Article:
Posted on Sep 04, 2019
By Layla Abdullah-Poulos
Every day across the United States (and around the world), Muslim women who wear the hijab must negotiate social layers that politicize, criticize and characterize the covering their heads (an act of worship for many) – often at extremes of fascination and abnormality as viewed by the public at large.
The tensions – generated by the fixation on hijab as a social peculiarity – result in a number of phenomena, including an appetite for stories of covered Muslim women "busting stereotypes," meaning hijab-wearing Muslim women who become headlines for doing something that disassociates them from generalizations and prevailing stereotypes.
Use of the phrase "busting stereotypes" often permeates news stories about hijab-wearing Muslim women for doing virtually anything it seems. I spoke with Haute Hijab (and my) blog and content editor, Dilshad Ali about the problem with trying to break other people's stereotypes of Muslim women, the merits of forgoing such stories versus building off of them to affect deeper change, and how we can uplift and tell stories of covered Muslim women without reducing them to cliches.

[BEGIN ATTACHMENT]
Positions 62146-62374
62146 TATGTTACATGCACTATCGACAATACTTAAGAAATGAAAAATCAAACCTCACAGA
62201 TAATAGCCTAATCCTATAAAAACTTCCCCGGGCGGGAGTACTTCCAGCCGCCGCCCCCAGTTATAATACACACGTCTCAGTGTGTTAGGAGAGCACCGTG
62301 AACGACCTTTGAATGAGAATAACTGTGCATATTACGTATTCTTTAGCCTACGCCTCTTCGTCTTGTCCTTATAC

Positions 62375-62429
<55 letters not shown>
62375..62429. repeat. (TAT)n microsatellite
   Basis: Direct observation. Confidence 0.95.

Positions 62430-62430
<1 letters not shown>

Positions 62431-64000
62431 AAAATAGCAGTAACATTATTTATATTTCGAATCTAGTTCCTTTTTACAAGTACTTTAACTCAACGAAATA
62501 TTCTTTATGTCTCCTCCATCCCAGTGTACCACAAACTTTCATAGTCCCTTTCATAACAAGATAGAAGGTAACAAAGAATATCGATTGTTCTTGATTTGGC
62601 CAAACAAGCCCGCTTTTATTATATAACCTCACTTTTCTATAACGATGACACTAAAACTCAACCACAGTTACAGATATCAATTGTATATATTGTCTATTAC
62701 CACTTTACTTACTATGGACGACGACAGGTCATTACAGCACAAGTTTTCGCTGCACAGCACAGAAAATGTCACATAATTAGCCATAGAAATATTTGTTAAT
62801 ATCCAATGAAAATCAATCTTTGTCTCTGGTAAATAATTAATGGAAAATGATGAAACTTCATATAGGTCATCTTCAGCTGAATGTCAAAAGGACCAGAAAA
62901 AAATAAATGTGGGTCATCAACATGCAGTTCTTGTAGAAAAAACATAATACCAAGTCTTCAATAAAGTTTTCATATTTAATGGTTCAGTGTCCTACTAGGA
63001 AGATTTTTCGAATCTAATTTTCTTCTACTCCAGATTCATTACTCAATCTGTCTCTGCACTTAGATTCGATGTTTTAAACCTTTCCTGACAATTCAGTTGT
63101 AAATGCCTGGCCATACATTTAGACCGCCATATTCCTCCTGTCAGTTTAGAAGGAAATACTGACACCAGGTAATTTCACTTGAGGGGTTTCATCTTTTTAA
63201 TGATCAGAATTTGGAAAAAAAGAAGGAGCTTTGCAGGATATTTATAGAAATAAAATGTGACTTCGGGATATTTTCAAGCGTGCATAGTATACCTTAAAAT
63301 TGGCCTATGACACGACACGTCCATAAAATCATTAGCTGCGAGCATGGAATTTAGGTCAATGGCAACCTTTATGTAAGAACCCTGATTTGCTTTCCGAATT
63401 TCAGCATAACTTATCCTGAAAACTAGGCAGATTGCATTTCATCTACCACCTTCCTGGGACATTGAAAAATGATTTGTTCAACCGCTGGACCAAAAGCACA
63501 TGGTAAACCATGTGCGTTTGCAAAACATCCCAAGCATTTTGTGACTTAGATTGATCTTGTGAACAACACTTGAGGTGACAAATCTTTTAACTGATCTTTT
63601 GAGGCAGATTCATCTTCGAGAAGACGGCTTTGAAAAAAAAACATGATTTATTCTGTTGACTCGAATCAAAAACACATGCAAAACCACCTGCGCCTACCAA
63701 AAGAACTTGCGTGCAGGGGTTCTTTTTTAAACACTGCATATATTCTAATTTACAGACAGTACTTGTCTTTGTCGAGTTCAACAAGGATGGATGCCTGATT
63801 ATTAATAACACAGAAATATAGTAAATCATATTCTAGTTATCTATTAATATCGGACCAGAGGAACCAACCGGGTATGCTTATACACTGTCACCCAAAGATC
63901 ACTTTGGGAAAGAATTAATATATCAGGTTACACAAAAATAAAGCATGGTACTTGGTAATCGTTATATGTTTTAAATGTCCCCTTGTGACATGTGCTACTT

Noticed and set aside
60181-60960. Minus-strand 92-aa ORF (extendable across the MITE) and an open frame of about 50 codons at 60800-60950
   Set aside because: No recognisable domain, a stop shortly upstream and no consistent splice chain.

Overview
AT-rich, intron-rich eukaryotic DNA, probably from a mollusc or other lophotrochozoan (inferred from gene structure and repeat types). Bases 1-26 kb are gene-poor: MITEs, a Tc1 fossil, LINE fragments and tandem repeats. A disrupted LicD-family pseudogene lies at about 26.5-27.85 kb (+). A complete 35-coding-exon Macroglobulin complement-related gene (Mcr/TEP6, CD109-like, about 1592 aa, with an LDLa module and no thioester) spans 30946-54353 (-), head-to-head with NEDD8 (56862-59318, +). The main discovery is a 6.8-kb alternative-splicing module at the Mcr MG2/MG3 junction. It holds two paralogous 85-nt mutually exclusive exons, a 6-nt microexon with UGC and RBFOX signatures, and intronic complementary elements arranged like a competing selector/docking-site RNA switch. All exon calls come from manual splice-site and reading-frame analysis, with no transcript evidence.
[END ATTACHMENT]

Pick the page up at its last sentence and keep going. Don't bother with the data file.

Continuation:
Check out the three videos of our conversation and share your thoughts below in the comments!
Part One: What does "busting stereotypes" mean, and what is are the losses and gains in producing or promoting such stories?
Part Two: Telling/reporting stories of hijab-wearing Muslim women because they are interesting stories, but more importantly to lay the groundwork for the inclusion of Muslim women in more articles and stories that do not focus on their hijab.
Part Three: How blogs like Haute Hijab can better tell stories and report about Muslim women who wear hijab (and who don't) because of our connection to our communities and our focus on sharing deep narratives, not busting stereotypes.